The children's cartoon SpongeBob Squarepants is accused of normalizing the "violent" and "racist" colonization of indigenous areas.
The popular show, which celebrated its 20th anniversary this year, was criticized in a report by Professor Holly M Barker of the University of Washington.
She wrote, "SpongeBob Squarepants and his friends play a role in normalizing the settler colonization of indigenous lands as they drive the regulars out of their non-fictional homeland."
The beloved Nickelodeon show follows the loveable sea sponge that lives in a pineapple under the sea while he spends his life in Bikini Bottom.
Professor Barker believes that the underwater city is a reference to the real Bikini Atoll on the Marshall Islands in the Pacific Ocean.
Natives were relocated from the atoll so that the US military could use the area for nuclear testing during the Cold War.
This has led to fan theories that the cartoon residents of Bikini Bottom owe their mutation to the tests.
Professor Barker, in her report titled Unsettling SpongeBob and the legacy of the violence on Bikini Bottom, says that the cartoon of the "whitewash of violent American military activities" is guilty.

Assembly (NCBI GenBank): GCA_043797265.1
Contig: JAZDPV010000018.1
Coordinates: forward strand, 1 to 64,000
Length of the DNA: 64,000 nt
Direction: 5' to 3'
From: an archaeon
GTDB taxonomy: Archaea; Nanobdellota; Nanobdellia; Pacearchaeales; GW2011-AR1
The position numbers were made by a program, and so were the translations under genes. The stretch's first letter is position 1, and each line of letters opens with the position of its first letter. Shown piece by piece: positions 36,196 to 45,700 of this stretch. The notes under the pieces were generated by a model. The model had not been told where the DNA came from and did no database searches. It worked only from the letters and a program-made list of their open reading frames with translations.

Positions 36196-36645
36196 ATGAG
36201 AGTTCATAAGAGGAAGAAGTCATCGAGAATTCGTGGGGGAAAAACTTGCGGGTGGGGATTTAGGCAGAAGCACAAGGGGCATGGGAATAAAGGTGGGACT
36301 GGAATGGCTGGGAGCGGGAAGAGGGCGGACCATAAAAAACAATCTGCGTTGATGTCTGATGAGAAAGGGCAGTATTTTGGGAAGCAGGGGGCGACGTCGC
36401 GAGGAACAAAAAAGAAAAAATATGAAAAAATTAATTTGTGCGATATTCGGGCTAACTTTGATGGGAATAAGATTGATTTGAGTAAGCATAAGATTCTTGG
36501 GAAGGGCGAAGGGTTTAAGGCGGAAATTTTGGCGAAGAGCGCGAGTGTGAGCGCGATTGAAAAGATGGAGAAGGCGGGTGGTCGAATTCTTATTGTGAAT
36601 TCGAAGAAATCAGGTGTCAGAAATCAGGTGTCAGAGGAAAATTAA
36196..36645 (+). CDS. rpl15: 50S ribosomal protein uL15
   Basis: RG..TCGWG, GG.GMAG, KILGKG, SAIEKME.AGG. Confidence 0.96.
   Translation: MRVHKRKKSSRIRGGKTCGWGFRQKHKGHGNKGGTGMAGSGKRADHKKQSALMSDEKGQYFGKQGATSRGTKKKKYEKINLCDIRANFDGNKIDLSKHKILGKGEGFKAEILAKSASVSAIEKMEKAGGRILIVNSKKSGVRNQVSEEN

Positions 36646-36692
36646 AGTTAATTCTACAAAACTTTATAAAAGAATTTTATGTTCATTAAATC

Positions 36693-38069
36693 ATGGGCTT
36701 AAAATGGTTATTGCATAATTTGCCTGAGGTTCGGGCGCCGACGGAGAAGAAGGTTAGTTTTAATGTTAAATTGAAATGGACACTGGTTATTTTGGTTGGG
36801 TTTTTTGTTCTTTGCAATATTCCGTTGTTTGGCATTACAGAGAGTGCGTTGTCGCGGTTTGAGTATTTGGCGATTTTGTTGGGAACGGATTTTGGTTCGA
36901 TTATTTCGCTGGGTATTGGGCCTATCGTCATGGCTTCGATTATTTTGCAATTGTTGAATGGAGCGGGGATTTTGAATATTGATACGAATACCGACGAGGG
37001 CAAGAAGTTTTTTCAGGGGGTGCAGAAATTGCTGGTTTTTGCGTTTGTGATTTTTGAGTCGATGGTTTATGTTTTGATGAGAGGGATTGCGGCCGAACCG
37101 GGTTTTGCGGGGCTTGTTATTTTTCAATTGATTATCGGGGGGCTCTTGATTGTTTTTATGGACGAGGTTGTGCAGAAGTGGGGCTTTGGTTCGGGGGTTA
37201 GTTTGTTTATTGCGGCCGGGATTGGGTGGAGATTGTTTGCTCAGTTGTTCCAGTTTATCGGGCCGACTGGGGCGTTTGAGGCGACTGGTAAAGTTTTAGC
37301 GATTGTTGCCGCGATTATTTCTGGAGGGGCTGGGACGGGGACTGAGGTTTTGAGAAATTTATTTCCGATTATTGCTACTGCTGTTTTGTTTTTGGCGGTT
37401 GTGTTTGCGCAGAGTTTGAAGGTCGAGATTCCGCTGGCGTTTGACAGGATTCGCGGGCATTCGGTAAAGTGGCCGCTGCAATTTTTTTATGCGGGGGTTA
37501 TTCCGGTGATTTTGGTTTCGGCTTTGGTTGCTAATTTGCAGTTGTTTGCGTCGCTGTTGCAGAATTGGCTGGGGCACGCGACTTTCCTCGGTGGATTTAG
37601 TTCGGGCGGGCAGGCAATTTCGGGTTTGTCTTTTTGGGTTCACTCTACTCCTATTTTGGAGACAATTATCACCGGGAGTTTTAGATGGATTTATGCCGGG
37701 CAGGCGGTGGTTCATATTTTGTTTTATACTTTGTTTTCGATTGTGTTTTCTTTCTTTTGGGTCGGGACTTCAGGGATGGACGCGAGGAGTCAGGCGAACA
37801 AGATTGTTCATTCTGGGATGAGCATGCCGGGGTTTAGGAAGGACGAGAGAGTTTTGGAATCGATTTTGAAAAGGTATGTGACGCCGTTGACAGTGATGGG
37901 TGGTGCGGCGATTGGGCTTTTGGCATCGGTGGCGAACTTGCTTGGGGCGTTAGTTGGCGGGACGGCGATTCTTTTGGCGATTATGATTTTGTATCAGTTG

In the article, which is fully seen by Fox News, the professor continues, "SpongeBob's presence on Bikini Bottom continues the violent and racial displacement of indigenous peoples from their country (and in this case, their cosmos), who Hegemonic powers enable their military to expand and colonial interests in the postwar period. "
Professor Barker also accuses the show of the cultural appropriation of the Pacific Native Americans. Some characters wear Hawaiian shirts, others live in pineapple and Easter Island houses.
The researcher acknowledges that the authors were unlikely to colonize the series, but added that she was not annoyed that "Bikini Bottom" and "Bikini Atoll" were not [the writers’] take away ".
Professor Barker adds that SpongeBob Squarepants could make children "culturally conform to an ideology that includes the US character SpongeBob, who lives in the home of another people."
The article ends with, "We should be uncomfortable with the hamburger occupying the Bikini Lagoon and undermining every aspect of sovereignty."
The report was published in a journal entitled "The Contemporary Pacific: A Journal of Icelandic Affairs" and is intended to publish articles on "social, economic, political, environmental and cultural issues".